For more about Jessica, you can find her at Rare Ould Times every now and again.

23 comments:

Roxanne St. Claire said...

Imagine my surprise and delight when I tweeted about setting my next book in Belfast and got a message from Terry reminding me that Jessica LIVES just outside of the city. Since then, I've inundated the poor girl with questions, and she's been prompt, informative, and completely sweet about answering them.

Thank you, Jess, for even more great information and for being my Northern Ireland Go-To girl. There's a top of the page, front of the book acknowledgment in your near future.

And I owe you a real pastrami sammy if you're ever in my neighborhood.

xoxo
Rocki

Terry Odell said...

Despite her sobriquet as the "evil twin", deep down, Jess is a sweet kid. Thanks for stopping by, Rocki.

Jess said...

Hi Rocki! Glad to help out, and thanks for stopping by!

Carol Kilgore said...

What a great post. I've lived in New Mexico but not Northern Ireland. One day I hope to visit, though.

Tamika: said...

How incredible to live in such a place. I imagine there is a lot of richness to the environment that I would never see in Texas.

Have a Happy Thanksgiving to both of you!

Terry Odell said...

Carol: Mee tooooo!

Jess said...

Carol, Mom: come in spring/summer. :)

Tamika: Oh yes, it is MUCH different from Texas! Lots of farms, rolling hills, etc. And yes..it's really all green here!

cincin21 said...

Thanks for sharing this from Jess' s point of view .... I enjoyed the read and the pictures!

Nicole said...

So when are you running the Dublin marathon?

Jess said...

Ha! Small problem of running hurting like heck.. ;)

Terry Odell said...

Jess, Nicole. Now, now. Play nice.

Watery Tart said...

What a fun post! It sounds so beautiful and wonderful. And I agree that in different parts of the US you can find cultures MORE different than much of European culture OTHER than that language thing...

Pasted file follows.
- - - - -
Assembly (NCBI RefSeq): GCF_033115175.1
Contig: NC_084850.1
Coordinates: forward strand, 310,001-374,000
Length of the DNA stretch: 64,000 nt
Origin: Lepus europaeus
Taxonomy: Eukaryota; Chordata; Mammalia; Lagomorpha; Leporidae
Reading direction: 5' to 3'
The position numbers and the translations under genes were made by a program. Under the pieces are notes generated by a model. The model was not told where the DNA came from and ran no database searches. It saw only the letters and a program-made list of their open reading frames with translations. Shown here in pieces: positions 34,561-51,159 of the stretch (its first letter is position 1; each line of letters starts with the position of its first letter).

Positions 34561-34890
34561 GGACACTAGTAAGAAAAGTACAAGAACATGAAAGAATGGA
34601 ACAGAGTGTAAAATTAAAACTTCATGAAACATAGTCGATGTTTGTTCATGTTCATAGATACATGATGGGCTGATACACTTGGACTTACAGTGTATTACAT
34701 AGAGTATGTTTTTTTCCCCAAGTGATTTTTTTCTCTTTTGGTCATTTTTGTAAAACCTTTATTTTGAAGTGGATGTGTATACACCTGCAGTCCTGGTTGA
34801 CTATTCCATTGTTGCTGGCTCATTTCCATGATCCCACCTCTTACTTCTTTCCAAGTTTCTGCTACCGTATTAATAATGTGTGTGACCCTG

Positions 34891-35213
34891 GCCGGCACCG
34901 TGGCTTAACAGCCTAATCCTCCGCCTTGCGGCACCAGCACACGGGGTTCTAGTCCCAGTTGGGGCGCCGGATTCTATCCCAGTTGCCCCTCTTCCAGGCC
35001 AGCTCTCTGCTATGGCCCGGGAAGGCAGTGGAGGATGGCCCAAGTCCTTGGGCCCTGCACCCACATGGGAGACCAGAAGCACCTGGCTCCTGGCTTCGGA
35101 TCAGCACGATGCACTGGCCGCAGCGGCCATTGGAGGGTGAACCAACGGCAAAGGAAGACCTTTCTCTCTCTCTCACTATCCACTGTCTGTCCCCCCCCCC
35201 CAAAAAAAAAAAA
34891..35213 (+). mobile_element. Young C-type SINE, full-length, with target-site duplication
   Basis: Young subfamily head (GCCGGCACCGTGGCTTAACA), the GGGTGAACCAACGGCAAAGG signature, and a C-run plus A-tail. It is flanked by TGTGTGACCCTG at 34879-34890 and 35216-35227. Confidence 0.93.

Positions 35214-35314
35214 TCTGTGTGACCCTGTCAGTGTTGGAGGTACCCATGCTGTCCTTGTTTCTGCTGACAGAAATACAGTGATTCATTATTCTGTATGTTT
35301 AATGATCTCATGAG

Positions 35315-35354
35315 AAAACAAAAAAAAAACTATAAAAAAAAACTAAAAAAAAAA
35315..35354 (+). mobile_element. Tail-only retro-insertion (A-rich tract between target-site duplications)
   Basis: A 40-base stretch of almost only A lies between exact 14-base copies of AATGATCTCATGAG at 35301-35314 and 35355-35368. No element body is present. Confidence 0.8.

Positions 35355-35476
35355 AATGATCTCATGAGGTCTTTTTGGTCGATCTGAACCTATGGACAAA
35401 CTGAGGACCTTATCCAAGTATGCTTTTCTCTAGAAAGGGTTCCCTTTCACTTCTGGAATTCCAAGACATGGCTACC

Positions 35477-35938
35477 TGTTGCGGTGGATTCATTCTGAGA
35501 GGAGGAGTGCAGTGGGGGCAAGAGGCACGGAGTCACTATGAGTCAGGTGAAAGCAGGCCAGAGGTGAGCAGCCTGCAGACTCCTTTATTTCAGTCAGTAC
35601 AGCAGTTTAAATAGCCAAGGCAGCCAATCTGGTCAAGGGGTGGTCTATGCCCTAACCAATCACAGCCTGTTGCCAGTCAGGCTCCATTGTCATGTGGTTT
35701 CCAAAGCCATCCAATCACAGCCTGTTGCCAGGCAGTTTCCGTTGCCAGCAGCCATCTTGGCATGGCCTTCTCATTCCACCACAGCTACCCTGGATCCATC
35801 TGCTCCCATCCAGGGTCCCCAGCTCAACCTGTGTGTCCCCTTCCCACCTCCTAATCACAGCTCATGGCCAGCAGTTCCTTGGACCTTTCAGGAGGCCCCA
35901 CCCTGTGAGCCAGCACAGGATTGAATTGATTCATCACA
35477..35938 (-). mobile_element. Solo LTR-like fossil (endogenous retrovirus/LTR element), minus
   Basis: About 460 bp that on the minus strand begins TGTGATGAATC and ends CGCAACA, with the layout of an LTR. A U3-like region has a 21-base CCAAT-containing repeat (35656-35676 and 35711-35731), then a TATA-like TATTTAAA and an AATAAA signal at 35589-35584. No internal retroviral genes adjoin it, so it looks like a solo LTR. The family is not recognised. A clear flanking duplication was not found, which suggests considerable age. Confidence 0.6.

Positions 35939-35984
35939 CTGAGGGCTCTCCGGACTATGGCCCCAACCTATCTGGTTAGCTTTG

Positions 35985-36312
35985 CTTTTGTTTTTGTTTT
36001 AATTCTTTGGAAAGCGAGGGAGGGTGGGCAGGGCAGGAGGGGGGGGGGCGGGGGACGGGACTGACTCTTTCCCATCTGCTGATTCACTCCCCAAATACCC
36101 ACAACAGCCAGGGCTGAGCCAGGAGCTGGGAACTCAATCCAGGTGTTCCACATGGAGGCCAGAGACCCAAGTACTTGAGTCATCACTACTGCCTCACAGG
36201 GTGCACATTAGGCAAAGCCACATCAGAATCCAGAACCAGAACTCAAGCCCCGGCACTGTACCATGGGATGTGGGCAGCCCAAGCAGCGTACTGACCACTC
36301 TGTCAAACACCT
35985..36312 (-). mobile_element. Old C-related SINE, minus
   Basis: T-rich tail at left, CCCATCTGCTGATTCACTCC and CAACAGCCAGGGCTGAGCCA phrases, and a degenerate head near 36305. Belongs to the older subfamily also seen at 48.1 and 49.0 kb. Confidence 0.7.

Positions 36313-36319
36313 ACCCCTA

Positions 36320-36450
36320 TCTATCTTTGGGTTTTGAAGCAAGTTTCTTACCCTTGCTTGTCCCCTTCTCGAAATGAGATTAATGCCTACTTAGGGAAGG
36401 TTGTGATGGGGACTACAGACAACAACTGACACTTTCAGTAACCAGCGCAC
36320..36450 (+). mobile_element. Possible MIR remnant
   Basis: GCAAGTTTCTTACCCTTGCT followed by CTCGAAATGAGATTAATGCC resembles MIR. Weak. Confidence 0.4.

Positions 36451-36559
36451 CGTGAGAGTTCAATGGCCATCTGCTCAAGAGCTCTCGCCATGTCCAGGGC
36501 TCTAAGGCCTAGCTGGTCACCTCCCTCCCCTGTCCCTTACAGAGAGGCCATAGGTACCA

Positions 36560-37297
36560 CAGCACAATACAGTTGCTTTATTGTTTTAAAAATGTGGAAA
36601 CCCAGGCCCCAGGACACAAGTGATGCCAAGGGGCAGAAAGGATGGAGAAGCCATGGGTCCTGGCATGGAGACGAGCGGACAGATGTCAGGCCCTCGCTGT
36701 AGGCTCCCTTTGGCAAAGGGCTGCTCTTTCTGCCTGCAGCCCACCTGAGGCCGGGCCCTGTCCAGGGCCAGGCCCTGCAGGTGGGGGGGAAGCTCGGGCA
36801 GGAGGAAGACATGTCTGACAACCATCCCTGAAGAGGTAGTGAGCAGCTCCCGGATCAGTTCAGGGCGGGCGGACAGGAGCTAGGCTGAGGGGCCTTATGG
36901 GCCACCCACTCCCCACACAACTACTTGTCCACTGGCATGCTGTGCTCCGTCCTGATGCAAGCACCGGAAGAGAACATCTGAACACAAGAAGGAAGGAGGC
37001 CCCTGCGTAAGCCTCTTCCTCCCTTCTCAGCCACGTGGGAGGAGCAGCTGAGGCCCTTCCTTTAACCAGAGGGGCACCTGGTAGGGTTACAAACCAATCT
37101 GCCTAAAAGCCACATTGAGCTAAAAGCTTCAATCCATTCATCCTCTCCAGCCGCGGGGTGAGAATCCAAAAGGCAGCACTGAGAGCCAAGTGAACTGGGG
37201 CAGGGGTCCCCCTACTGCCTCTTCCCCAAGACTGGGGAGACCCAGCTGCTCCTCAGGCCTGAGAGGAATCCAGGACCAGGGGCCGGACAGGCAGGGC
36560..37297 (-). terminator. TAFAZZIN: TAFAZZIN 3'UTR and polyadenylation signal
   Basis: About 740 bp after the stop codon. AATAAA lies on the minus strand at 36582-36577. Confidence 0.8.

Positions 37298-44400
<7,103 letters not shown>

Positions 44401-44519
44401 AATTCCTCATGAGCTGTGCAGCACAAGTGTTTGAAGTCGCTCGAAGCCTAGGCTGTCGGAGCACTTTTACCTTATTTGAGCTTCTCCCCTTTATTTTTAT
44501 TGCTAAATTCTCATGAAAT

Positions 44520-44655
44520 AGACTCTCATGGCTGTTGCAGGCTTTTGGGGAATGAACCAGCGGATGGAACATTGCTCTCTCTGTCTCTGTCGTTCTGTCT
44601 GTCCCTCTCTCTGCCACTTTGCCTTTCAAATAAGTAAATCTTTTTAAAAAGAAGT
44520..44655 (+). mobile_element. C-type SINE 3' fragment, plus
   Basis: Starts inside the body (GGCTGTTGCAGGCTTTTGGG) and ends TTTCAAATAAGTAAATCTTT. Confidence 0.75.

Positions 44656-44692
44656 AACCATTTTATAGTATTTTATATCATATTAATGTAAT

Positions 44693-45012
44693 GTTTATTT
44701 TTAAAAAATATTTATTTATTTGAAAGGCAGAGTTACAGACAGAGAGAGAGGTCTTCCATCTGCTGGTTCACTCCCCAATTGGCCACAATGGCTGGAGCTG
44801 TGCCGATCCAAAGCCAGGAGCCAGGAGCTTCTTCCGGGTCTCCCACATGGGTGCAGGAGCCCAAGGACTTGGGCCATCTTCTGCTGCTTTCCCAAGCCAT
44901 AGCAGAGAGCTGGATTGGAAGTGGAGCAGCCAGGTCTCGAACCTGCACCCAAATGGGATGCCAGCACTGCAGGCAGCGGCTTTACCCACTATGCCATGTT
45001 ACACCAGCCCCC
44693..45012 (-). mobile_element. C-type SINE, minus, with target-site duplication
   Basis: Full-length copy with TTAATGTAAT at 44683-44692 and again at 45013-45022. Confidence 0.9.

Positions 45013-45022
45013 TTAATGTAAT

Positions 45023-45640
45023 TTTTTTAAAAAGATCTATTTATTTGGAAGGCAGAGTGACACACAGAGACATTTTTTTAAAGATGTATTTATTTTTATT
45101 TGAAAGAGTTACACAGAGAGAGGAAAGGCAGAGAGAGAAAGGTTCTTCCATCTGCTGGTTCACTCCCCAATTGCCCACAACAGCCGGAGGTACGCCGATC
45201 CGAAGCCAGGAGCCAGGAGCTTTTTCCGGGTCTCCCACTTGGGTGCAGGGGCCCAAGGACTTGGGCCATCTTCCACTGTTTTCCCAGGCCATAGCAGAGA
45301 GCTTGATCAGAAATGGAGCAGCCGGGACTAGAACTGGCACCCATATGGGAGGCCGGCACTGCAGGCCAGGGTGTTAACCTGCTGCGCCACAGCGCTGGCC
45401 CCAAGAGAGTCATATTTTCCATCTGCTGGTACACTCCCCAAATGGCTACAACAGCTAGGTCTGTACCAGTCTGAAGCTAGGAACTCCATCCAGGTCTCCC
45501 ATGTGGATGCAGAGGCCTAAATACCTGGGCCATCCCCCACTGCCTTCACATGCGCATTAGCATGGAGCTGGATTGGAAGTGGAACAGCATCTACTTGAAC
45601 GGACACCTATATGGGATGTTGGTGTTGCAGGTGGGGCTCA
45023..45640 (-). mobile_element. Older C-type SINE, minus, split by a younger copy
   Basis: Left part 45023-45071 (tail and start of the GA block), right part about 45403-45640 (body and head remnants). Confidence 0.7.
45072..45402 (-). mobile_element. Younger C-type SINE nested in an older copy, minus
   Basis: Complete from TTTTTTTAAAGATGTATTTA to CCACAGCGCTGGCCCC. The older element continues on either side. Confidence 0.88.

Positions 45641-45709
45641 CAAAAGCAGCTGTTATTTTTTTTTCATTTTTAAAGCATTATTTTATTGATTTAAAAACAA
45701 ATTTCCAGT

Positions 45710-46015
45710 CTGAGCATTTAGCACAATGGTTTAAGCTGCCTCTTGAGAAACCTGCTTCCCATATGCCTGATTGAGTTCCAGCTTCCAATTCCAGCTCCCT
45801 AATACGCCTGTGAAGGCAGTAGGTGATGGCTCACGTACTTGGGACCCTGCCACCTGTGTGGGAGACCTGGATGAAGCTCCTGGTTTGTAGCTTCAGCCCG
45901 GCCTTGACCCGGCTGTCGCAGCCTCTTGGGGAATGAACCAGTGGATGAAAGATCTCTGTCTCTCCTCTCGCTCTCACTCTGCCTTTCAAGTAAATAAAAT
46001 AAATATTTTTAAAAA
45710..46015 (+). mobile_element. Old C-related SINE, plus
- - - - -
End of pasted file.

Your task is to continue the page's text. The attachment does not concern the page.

Terry Odell said...

Hi, WT -- heck, my 1st college roommate was from Texas. We had our own language barrier.

Jess said...

Hi WT! Thanks for the comments! :)

Elizabeth Spann Craig said...

What a fascinating and beautiful place! Thanks for sharing some information about Northern Ireland with us!

Elizabeth
Mystery Writing is Murder

Nicole said...

I should probably rephrase - when am I going to run the Dublin marathon. ;-)

Jess said...

Dunno about Dublin, but the Belfast Marathon is early May! ;)

Sheila Deeth said...

Nice to meet you Jessica, and your comments about the language ring lots of bells for me, being an English transplant to America.

Jess said...

Hi Sheila! The slang here is very intense! A lot of learning by contextual clues. :)

Lorel Clayton said...

Ireland sounds fascinating. I saw Terry's comment at Elizabeth Spann Craig's blog and wanted to send my Thanksgiving wishes as a fellow ex-pat (living in Australia). I've made due with chicken for the big meal, but knowing that your friends and family back home in America are sitting down to eat at the same time (roughly--time differences and all) and thinking of you makes it great no matter what.

Terry Odell said...

Lorel, I'm glad you found my blog and hope you'll visit often.

GunDiva said...

I would love to really visit Ireland. Went to Dublin once and hated it. Probably didn't help that my best friend was mugged outside Christ Church as mass was letting out!. I really want to get out of the big city and see the country side!

Terry Odell said...

GunDiva - Hubby had a meeting in Cork, which was great. All we saw of Dublin was the airport while we waited for our connecting flight (and observed that being 10 AM didn't seem to keep people from having a beer)